The load blocks 50 have a groove or notch 90 at each end. The notch is located in the upper region 84 of the load block that faces the passageway 80. The chain-belt has a retaining link 92 that is positioned as the outer link on each side of the chain-belt. The retaining links 92 have a projection 94 which extends into the passageway 80 defined by the opposed toes. The projection 94 is disposed to engage the notch 90 on the load blocks to restrain the load blocks 50 from movement in a direction transverse to the direction of travel of the chain-belt 32. In this configuration the notches 90 also act to assist in holding the links 36 together as the notches also keep the links from separating from one another.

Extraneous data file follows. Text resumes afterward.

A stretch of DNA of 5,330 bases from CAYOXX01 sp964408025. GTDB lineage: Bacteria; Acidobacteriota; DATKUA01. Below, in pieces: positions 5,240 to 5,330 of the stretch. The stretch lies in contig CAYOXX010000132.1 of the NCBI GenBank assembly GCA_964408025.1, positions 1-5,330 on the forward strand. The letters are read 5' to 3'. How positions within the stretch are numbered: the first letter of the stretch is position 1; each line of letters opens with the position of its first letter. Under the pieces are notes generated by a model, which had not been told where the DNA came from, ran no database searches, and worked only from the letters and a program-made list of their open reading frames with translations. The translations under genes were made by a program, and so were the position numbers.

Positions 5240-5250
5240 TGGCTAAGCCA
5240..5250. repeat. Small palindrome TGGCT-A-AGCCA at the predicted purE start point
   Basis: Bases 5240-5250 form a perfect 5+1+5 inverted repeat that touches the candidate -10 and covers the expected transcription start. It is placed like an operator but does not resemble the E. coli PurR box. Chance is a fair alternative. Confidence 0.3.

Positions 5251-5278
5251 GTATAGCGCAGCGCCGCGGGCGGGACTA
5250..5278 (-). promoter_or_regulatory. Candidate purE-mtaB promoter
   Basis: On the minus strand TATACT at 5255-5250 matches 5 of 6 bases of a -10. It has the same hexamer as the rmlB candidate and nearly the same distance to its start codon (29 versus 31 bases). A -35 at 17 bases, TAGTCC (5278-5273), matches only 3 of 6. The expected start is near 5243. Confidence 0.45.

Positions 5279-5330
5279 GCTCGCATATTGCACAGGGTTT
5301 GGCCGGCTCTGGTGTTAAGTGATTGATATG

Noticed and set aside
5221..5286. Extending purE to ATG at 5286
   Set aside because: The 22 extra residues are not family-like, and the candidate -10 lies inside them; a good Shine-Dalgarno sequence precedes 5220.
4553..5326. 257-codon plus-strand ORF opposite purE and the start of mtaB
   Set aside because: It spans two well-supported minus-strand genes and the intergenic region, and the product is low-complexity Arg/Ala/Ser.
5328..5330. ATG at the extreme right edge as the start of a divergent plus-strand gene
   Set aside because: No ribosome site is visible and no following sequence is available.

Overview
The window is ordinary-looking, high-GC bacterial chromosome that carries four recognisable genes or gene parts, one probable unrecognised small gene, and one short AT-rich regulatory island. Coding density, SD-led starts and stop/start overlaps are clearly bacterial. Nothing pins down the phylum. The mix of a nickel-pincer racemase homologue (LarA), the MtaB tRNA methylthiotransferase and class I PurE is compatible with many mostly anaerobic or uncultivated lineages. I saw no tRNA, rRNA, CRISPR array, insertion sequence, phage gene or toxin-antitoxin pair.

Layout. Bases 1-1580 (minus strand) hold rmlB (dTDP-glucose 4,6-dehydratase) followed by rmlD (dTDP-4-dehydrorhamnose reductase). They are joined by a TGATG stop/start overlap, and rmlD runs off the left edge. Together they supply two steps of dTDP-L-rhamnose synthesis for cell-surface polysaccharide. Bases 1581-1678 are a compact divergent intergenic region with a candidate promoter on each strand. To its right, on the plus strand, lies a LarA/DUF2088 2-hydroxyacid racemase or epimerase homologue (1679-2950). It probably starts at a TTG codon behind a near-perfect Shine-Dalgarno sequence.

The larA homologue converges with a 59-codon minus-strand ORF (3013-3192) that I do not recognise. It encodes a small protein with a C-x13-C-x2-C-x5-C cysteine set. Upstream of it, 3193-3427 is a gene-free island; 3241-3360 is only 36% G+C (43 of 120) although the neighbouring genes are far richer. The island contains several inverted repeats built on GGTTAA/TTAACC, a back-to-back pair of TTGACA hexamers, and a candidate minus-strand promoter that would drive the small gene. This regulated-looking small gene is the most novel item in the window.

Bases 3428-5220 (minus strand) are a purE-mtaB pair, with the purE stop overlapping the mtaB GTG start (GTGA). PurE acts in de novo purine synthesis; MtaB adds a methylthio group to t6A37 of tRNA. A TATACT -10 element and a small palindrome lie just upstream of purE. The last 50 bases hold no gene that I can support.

When the chain-belt is in operation the upper region of the load blocks 50 is pushed into contact with the curved crotch 48 area of the links when the chain-belt contacts the pulleys 12 and 14 of the CVT 10. The curved crotch is a very strong section of the link and is very effective in handling the load placed on the load blocks 50. The forces encountered by the load blocks 50 are effectively distributed across the width of the links 36 and directed to the portion of the links where the links are very strong. The toes 42A and 42B do not receive much of the forces placed on the load blocks 50 by the pulleys of the CVT 10.